Developments in digital technologies and approaches have transformed the healthcare industry and promoted self-management of one’s health. Let’s take a look at what has changed.
The creation of healthcare solutions involves extensive research and development by multiple players from academic institutions, pharmaceutical companies and medical device companies. With looming problems of aging populations and increasing prevalence of chronic diseases, the healthcare sector has to seek ways to innovate to keep up with increased needs.
Fortunately, advances in computer sciences and digital technologies are helping to accelerate the development of healthcare solutions and improve patient outcomes and operational efficiency across the healthcare value chain.
Driving drug discovery
The traditional drug discovery process for a new drug is a lengthy and expensive process, with low certainty of success. Massive libraries of natural or synthetic compounds have to be screened and tested in-vitro and in animal models, before proceeding to clinical trials in humans. It is not uncommon for a drug candidate to fail in clinical trials despite showing promising results earlier. At times, even after a drug had cleared clinical trials, there can still be certain groups of people who suffer from adverse effects after consuming it.
Therefore, it is paramount to increase the chance of successful drug discovery so that resources are not wasted on chasing poor leads. This is where technologies such as high throughput DNA sequencing and high-resolution cellular imaging come into play. The former allows researchers to uncover genetic clues that are relevant to specific disease states and pave the way for personalised medicine, while the latter enables accurate observation of drug effects. Molecular targets for therapeutic compounds, or biomarkers that signal disease, can also be identified using these techniques.
As high throughput DNA sequencing and high-resolution imaging generate vast amounts of human and non-human biomedical data, bioinformatics tools, artificial intelligence (AI) and machine learning techniques are being developed to obtain actionable clinical insights from these big data sets. The results are then fed back to the laboratories for further testing and refinement. Should candidate drug compounds be assessed as safe and effective, they can proceed to clinical trials. Singapore-based Engine Biosciences is one such company that applies machine learning to genomics to accelerate drug discovery.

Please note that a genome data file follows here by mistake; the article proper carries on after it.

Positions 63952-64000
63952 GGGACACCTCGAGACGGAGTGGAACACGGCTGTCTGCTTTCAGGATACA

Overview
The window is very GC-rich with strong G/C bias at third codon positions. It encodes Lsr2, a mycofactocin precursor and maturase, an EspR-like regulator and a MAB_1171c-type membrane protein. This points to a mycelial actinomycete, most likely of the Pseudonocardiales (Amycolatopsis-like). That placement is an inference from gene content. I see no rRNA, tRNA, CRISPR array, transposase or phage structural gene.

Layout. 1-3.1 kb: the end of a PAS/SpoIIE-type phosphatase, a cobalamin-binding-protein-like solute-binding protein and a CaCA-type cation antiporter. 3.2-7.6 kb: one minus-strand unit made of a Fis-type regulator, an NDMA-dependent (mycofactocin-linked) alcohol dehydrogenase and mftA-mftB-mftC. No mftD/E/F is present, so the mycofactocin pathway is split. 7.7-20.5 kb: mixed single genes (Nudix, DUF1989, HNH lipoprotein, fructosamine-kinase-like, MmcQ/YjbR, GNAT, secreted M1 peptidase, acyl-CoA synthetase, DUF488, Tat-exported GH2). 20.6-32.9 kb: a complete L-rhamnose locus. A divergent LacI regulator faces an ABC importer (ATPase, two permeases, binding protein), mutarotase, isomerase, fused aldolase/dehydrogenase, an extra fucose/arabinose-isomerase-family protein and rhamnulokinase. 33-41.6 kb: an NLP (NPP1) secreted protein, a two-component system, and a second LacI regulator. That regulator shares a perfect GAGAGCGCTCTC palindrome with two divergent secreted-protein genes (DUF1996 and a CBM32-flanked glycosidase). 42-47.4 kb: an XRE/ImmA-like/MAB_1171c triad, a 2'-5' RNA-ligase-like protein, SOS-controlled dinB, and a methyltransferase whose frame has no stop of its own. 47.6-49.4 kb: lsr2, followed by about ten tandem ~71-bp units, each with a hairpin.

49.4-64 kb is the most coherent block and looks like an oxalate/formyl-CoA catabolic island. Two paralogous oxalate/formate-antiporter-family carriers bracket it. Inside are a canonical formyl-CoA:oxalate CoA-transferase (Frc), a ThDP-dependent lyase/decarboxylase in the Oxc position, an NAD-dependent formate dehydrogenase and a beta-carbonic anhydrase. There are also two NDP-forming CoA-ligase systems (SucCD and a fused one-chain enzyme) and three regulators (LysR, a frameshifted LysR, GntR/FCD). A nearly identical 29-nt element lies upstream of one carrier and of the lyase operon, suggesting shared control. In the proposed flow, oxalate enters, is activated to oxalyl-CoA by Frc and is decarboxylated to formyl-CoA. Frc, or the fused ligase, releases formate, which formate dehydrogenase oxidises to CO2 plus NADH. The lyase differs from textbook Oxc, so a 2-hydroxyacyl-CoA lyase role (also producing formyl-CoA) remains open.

Often, multicentre clinical trials are conducted before a drug is approved for treatment. AI platforms such as Antidote and Brite Health help to structure clinical trial design and coordination for success.
Accelerating quality patient care in primary and secondary healthcare
Digital technologies have been increasingly adopted in healthcare services to improve productivity and quality of patient care.
For example, long waiting times to see a doctor are a bugbear. Cadi Scientific offers automated patient management systems to hospitals to reduce patient waiting times and bed turnover times, among other benefits.
In addition, limited or different access to a patient’s medical history hinders accurate clinical decision-making, potentially posing risks to optimal care. Electronic health records that are accessible to healthcare service providers and follow an individual throughout his or her lifetime allows for better clinical diagnoses. Companies like MediBloc, have a platform for processing, using and exchanging medical records among different stakeholders in the healthcare ecosystem. Governments across the globe are also pushing for national electronic repositories of health records. For instance, the National Electronic Health Record (NEHR) system in Singapore was launched in 2011 to facilitate more seamless patient treatment and quality patient outcomes.
To further support value-based care, hospitals are looking to automated pharmacy systems integrated with electronic health records for improved patient engagement. Such innovations include the Outpatient Pharmacy Automation System (OPAS) by Integrated Health Information Systems (IHiS) in Singapore which automates the prescription filling process and improves manual picking accuracy, leading to better management of manpower and drug inventories, quicker and more accurate medication dispensing.